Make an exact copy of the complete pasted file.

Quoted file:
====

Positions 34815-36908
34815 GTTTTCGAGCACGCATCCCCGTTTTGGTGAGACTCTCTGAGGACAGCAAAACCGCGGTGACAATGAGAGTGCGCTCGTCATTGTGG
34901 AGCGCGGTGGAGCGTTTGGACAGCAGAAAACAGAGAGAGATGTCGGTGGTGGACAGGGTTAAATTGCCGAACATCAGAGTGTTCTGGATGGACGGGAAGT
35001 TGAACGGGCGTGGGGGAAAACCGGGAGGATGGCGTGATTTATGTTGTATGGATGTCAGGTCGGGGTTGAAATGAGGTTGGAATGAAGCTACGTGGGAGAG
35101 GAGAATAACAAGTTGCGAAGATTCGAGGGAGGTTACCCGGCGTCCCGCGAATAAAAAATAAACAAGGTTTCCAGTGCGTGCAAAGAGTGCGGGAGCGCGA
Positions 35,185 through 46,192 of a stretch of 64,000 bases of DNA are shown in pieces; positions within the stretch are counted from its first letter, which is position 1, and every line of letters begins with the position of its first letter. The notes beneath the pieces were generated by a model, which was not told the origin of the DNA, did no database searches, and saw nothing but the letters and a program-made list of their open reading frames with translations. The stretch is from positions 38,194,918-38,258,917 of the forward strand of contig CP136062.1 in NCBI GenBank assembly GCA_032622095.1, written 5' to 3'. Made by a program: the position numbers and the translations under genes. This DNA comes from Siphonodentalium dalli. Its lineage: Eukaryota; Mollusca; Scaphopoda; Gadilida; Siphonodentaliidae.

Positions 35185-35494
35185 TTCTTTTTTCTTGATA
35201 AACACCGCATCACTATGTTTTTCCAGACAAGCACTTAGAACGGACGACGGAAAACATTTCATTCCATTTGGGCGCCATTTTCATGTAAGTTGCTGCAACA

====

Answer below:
Positions 34815-36908
34815 GTTTTCGAGCACGCATCCCCGTTTTGGTGAGACTCTCTGAGGACAGCAAAACCGCGGTGACAATGAGAGTGCGCTCGTCATTGTGG
34901 AGCGCGGTGGAGCGTTTGGACAGCAGAAAACAGAGAGAGATGTCGGTGGTGGACAGGGTTAAATTGCCGAACATCAGAGTGTTCTGGATGGACGGGAAGT
35001 TGAACGGGCGTGGGGGAAAACCGGGAGGATGGCGTGATTTATGTTGTATGGATGTCAGGTCGGGGTTGAAATGAGGTTGGAATGAAGCTACGTGGGAGAG
35101 GAGAATAACAAGTTGCGAAGATTCGAGGGAGGTTACCCGGCGTCCCGCGAATAAAAAATAAACAAGGTTTCCAGTGCGTGCAAAGAGTGCGGGAGCGCGA
Positions 35,185 through 46,192 of a stretch of 64,000 bases of DNA are shown in pieces; positions within the stretch are counted from its first letter, which is position 1, and every line of letters begins with the position of its first letter. The notes beneath the pieces were generated by a model, which was not told the origin of the DNA, did no database searches, and saw nothing but the letters and a program-made list of their open reading frames with translations. The stretch is from positions 38,194,918-38,258,917 of the forward strand of contig CP136062.1 in NCBI GenBank assembly GCA_032622095.1, written 5' to 3'. Made by a program: the position numbers and the translations under genes. This DNA comes from Siphonodentalium dalli. Its lineage: Eukaryota; Mollusca; Scaphopoda; Gadilida; Siphonodentaliidae.

Positions 35185-35494
35185 TTCTTTTTTCTTGATA
35201 AACACCGCATCACTATGTTTTTCCAGACAAGCACTTAGAACGGACGACGGAAAACATTTCATTCCATTTGGGCGCCATTTTCATGTAAGTTGCTGCAACA